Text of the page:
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  9. I am learning to be o.k. with others not agreeing with me. I feel anxious when I share my view. I am new to the home school world. I dreamed of being a home school mom for a really long time. My first year of home schooling my young five year old boy was hard and frustrating. I was disappointed and I started to feel inadequate and I started second guessing myself. I was weak and some friends encouraged me to hang in there. They did not give me advice. They just believed in me and prayed for me. Then there were those who did not encourage me. They fell silent before me and in their quietness I sensed judgement. This was painful. I learned so much during this time. I realized that in order for me to home school my children I’m going to have to be myself. Now I’m having fun and things are going so much better. No mom should be put into one box. God created us all different with our own unique gifts and talents.. He calls us to serve and do all things in love. I feel like I can stand stronger when I do not compare myself to others. I want to be a mom who does a better job at encouraging others to be who God made them to be. Moms need to be loved and sometimes we forget that everyone is learning. I love your post because it reminds me how important it is to show compassion towards one another. Thanks for writing such a powerful post. A post that will keep me thinking. And ladies thanks for all your replies. I have read every ones up to this point and I am encouraged. I am new to this blog and I am exited to continue.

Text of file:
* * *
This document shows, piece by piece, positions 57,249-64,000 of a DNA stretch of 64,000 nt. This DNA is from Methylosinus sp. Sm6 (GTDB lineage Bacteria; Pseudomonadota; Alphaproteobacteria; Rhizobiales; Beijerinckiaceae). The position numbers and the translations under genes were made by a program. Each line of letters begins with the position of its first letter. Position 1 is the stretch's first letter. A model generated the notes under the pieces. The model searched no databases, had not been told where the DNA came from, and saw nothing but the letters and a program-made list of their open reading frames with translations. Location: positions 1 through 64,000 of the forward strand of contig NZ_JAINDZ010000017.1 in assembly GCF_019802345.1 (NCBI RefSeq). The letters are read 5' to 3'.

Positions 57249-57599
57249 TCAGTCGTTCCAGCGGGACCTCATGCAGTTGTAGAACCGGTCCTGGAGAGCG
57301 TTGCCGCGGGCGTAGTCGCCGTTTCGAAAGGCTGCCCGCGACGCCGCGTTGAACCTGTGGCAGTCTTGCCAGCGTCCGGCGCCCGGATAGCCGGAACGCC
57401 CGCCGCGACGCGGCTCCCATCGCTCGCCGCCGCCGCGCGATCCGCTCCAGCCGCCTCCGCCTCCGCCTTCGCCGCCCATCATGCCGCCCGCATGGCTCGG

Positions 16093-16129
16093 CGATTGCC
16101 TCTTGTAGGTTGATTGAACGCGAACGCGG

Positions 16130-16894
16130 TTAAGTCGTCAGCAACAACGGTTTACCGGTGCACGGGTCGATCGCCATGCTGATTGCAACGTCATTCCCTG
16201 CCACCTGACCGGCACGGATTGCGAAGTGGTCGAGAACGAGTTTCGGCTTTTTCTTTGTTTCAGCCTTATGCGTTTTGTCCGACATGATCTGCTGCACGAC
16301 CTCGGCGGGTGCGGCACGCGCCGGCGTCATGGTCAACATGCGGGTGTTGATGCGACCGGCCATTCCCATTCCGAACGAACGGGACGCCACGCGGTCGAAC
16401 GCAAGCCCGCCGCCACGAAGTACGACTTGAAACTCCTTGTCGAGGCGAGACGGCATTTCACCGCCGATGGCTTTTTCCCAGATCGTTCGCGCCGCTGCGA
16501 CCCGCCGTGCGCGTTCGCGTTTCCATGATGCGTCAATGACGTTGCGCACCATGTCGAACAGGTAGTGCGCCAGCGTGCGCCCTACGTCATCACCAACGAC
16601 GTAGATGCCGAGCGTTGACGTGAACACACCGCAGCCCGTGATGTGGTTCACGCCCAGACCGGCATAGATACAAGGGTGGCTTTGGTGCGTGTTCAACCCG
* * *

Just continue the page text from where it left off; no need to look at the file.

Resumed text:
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    • I’m sorry to hear the beginning of your homeschooling journey wasn’t all it could have been. It breaks my heart to hear of families who are struggling in this area, feeling as if they are alone.

      Thank you for the kind comments and for taking a moment to read along.